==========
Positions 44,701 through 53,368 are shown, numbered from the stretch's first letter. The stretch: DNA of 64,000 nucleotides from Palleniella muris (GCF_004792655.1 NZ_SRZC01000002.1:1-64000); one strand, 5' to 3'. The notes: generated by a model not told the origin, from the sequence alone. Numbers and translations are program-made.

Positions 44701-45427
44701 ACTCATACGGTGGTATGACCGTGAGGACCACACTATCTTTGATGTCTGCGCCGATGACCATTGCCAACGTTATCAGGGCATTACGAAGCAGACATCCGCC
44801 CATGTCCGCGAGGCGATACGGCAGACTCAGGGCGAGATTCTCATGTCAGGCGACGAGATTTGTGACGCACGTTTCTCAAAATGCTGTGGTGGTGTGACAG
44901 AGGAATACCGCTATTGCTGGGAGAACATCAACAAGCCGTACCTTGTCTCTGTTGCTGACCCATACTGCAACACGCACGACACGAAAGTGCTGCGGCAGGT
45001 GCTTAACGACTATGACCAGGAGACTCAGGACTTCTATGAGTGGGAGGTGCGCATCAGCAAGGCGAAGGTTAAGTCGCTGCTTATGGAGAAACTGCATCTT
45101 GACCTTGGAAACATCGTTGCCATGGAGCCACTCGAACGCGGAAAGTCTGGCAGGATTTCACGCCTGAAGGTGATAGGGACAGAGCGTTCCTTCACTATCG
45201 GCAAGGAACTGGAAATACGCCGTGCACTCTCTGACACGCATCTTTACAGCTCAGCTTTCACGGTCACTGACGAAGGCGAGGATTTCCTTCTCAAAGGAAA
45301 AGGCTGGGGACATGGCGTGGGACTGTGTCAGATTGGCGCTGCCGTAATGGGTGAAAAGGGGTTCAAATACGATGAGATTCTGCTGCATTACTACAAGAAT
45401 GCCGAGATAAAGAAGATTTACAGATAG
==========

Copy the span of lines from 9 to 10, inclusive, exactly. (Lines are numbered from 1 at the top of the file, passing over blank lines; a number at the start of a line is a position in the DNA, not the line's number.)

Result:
45301 AGGCTGGGGACATGGCGTGGGACTGTGTCAGATTGGCGCTGCCGTAATGGGTGAAAAGGGGTTCAAATACGATGAGATTCTGCTGCATTACTACAAGAAT
45401 GCCGAGATAAAGAAGATTTACAGATAG